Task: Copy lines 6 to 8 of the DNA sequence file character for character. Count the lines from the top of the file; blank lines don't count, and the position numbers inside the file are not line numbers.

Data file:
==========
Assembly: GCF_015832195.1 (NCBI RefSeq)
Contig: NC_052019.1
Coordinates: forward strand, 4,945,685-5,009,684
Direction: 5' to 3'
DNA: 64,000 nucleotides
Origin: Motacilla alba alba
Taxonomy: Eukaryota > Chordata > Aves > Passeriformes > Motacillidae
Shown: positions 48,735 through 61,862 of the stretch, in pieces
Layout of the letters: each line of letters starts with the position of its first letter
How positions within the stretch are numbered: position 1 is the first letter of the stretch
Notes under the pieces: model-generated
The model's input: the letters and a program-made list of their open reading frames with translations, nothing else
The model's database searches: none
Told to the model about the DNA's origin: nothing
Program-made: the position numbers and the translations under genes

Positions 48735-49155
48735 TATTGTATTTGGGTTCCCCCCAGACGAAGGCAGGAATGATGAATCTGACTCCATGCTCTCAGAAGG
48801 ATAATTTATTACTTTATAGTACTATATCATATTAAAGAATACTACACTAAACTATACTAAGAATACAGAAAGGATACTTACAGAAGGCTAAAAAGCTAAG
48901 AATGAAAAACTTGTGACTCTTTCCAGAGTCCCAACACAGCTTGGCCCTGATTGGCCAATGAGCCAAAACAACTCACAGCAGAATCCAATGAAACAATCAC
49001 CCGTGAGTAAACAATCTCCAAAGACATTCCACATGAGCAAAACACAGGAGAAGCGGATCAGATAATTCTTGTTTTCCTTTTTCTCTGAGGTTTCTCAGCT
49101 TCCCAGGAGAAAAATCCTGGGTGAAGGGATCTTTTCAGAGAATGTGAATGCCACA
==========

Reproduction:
Origin: Motacilla alba alba
Taxonomy: Eukaryota > Chordata > Aves > Passeriformes > Motacillidae
Shown: positions 48,735 through 61,862 of the stretch, in pieces